Back in college, as an English Literature major with a minor in journalism, most of my writing classes involved workshopping: sharing pieces of writing with the entire class or with a small group of classmates so we could constructively critique each other's writing in the hopes of making each piece stronger and better. While it's incredibly nerve-wracking (OK, sometimes downright painful) to share something of your own creation with others, we all quickly learned how valuable those objective insights were to the creative process, and with each critique, our writing got better and our skins got thicker.
The workshop/critique process prepared me well for the eventuality of being a professional writer and having at least one editor review, correct, revise and refine my stories. Behind every good writer is a great editor (in my case, I have two; thanks, guys!).
My husband, on the other hand, is a software engineer; he has a BA in Computer Science from the same university. But while I'm used to the process of writing, receiving feedback and critique, and then revising my work based on that input, the process for him has been more difficult to stomach. Sure, software engineers go through code reviews, or have to go back and rewrite buggy code, or update older code to integrate with new technologies, but most of that work has been done either in isolation or one-on-one with a manager or another engineer.
Nowadays, with an emphasis on collaboration, constant feedback, continuous delivery and the agile methodology in software development, it's more critical than ever that software engineers have some of that same "workshopping" experience; to show and explain their code in front of an audience of peers and subject it to similar critiques, refinement and revision -- but many older coders aren't used to this kind of group work and scrutiny.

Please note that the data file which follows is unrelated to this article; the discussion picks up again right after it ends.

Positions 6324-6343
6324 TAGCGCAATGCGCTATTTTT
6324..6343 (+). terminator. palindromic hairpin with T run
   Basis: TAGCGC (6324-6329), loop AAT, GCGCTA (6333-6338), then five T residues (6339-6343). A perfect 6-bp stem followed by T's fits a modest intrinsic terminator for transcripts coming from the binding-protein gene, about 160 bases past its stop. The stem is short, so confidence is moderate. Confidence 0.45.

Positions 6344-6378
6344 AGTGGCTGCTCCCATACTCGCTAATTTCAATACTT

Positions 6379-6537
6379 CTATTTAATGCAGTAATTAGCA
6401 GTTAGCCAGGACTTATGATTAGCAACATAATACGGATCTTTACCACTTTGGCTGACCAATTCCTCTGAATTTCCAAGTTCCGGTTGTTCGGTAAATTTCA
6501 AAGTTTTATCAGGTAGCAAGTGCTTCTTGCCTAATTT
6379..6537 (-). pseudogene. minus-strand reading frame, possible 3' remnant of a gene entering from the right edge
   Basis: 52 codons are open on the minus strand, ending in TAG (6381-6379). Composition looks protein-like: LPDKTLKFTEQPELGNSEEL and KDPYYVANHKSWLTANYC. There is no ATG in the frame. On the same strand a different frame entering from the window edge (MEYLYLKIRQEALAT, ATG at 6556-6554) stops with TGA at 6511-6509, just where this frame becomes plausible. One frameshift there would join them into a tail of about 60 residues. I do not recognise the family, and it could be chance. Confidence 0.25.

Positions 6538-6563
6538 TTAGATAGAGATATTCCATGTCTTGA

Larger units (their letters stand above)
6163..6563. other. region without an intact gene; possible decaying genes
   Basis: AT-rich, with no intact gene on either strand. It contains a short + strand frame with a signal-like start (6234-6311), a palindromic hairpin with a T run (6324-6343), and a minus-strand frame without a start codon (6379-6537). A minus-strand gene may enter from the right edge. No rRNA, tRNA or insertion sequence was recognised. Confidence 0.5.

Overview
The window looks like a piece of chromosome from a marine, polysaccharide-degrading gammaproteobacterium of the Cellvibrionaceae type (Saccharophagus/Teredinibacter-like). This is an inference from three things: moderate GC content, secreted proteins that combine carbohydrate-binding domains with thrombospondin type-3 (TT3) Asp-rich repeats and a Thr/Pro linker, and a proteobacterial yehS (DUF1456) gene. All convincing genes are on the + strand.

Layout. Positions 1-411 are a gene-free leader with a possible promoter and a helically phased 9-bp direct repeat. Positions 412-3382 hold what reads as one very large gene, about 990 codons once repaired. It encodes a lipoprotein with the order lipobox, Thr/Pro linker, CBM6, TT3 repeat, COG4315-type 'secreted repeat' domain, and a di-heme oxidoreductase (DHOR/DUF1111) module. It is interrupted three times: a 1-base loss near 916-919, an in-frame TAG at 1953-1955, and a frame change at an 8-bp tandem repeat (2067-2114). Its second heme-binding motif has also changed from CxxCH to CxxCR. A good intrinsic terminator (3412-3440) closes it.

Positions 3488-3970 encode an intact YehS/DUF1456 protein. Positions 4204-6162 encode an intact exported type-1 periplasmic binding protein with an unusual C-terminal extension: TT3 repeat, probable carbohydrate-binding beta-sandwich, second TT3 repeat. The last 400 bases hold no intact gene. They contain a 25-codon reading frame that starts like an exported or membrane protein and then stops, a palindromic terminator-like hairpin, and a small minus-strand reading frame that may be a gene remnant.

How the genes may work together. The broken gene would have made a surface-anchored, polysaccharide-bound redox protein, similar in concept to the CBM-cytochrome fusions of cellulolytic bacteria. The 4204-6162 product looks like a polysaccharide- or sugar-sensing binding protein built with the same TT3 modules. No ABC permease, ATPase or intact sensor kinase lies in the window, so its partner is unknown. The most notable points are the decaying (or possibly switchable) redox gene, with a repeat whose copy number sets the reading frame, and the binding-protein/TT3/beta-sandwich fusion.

Last week, I talked with load-balancing platform-as-a-service company BlazeMeter's chief evangelist Michael Sage about this new breed of software engineer, and the need for increased social interaction, collaboration and critique.
"It's such a caricature now -- the socially awkward, isolated software engineering nerd who never comes out of the basement. But that just isn't gonna cut it anymore, and especially with millennials there's a whole new set of skills coming into play here," Sage told me.
While there's a peer review and peer collaboration process happening on sites like GitHub, where developers can post their code publicly, in many companies it's difficult to get these highly technical people, especially from the older generation, to embrace collaboration, he says. And that's a huge problem for companies who really need to bring all the stakeholders together to make sure their products and services really hit the mark -- everyone from executives, marketing, customers, sales, engineering and IT must all work together on this, Sage says.
It's easier for millennials, who grew up being recognized and rewarded by peers and parents just for participating -- and they're eager to share their work and help out by contributing however they can. Getting older developers to do the same is tough, but it can be done, according to Sage. He encourages his development teams to blog, to participate in webinars, public speaking events, hackathons and meetups so they get used to the social aspects as much as they can, but he also understands that, for certain personalities, it can be almost impossible.
"We really try to meet our developers where they are, and help them promote their content and their ideas from a place where they're comfortable. It really can be helpful to their career direction, too, if they're getting out and meeting new people and exploring these other avenues," Sage says.
The need for collaboration isn't going away, so it's in engineers' best interest to get over their fears and get out there. Newer programmers are going to enter the workforce with these collaboration and communication skills already well-honed, so older developers need to step it up.